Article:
The queues are famous and rate a mention in the Michelin Guide with the advice: “The wait is worth it.”
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Crowds line up outside Tim Ho Wan before opening time. Picture: Mark Irving
The publicity following its inclusion in the guide, of course, resulted in longer queues and the opening of another Tim Ho Wan in Hong Kong – which has joined the original eatery in the 2011 Michelin Guide.
I waited as patiently as possible considering the stifling Hong Kong humidity. Encouragingly, one of the female staff came down the queue with small menus and pencils so our orders could be expedited. I was given the English version: “$2/one person for Pu-erh” had me baffled but I reckon I got the gist of: “Make it ourselves. Do it at once open from 10:00am-10:00pm.”
I ticked off a few likely looking items: steamed pork bun with vegetables, vermicelli roll stuffed with pig’s liver, steamed spare ribs, hot sweet soup with taro and sago. And deep-fried glutinous dumplings because I felt like being a glutin.
Bang on 10am, the doors opened and everybody eagerly filed forward. The procession came to a grinding halt just as I arrived at the threshold. I was halted by the same person who’d taken my order, but just as it looked as though I was about to join the second sitting of the day, the waitress-turned-gatekeeper asked me: “How many?”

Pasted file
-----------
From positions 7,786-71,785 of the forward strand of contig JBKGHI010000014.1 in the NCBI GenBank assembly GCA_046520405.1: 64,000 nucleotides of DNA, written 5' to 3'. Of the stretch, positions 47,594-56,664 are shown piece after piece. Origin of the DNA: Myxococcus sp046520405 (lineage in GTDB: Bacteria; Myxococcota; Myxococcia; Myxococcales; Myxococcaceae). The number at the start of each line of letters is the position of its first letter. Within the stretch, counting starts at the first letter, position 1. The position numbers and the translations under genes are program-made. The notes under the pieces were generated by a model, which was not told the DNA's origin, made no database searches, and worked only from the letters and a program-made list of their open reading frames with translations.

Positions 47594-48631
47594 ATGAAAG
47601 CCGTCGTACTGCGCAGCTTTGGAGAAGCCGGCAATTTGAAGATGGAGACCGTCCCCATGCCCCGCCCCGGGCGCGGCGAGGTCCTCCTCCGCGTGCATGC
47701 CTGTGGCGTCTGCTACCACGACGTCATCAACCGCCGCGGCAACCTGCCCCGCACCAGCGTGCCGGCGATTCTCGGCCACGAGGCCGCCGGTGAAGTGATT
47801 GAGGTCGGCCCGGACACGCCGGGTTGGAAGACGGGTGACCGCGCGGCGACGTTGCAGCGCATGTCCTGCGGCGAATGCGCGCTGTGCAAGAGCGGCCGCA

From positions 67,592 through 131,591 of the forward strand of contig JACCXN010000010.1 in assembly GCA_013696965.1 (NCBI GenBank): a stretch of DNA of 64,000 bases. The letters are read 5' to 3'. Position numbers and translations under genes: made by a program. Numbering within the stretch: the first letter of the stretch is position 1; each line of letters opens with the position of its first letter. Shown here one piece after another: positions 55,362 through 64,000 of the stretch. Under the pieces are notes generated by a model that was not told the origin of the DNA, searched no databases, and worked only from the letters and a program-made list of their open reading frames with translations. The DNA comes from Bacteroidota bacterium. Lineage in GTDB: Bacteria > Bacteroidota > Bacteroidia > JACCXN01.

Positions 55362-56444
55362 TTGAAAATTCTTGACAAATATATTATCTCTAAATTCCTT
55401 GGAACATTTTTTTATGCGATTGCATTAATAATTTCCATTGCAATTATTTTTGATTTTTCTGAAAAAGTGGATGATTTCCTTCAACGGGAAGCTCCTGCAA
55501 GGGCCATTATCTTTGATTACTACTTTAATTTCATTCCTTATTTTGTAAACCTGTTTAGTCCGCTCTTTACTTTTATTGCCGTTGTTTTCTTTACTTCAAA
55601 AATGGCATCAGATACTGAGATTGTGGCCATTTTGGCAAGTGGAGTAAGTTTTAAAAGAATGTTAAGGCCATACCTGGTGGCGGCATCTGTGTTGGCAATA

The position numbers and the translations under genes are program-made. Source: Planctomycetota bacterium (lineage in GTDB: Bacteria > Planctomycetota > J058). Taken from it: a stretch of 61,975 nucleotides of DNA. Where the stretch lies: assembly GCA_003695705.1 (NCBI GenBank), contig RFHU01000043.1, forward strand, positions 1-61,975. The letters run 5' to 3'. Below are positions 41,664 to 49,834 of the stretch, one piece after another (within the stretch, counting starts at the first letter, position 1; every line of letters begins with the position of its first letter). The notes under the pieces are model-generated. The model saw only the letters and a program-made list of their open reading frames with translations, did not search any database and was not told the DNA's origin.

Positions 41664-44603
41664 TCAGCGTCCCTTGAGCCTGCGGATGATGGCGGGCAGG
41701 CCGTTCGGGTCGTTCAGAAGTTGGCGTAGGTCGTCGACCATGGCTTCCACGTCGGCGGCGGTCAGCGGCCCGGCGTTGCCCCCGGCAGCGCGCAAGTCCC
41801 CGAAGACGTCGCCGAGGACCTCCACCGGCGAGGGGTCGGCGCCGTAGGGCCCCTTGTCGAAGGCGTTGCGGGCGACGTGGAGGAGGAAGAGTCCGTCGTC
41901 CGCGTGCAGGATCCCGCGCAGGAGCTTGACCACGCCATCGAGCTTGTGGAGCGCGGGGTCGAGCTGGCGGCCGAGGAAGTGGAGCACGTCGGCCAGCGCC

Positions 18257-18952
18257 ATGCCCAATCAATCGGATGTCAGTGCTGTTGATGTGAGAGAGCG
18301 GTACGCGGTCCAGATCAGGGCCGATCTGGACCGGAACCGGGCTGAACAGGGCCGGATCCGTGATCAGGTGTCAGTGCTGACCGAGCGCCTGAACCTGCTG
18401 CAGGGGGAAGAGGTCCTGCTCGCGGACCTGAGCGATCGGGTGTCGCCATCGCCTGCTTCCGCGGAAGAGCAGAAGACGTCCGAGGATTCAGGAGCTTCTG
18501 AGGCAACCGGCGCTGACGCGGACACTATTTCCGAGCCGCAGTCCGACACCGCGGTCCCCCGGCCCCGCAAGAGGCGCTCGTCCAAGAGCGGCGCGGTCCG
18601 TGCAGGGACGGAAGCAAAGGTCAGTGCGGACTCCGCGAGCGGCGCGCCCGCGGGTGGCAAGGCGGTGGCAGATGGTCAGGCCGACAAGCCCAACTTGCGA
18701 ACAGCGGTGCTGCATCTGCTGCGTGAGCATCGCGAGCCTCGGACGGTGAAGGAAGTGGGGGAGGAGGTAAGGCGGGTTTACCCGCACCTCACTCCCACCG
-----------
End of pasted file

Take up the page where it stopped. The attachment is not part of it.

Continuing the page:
“One,” I replied.
“Ah! OK, OK … over there,” and she pointed to the vacant seat on a table shared by three young men, who turned out to be tourists from Thailand. The two women behind me in the queue, who I’d discovered were visitors from Shanghai, had missed out and had to wait 40 minutes before the first of the first sitting had finished eating and departed.
And so I was off with my new Thai friends on my left and a couple from Taiwan on my right.
Everybody seemed to be a tourist, keen to photograph the dishes as well as eat them, and everybody I spoke with had discovered the restaurant on the internet or in guidebooks.
The man responsible for all this culinary interest was right there in the heat of the kitchen. Owner-chef Mak Kwai Pui worked at the Michelin three-star restaurant in Hong Kong’s Four Seasons hotel as dim sum director before deciding to branch out on his own, so it was perhaps no accident that this modest dim sum place had garnered a star.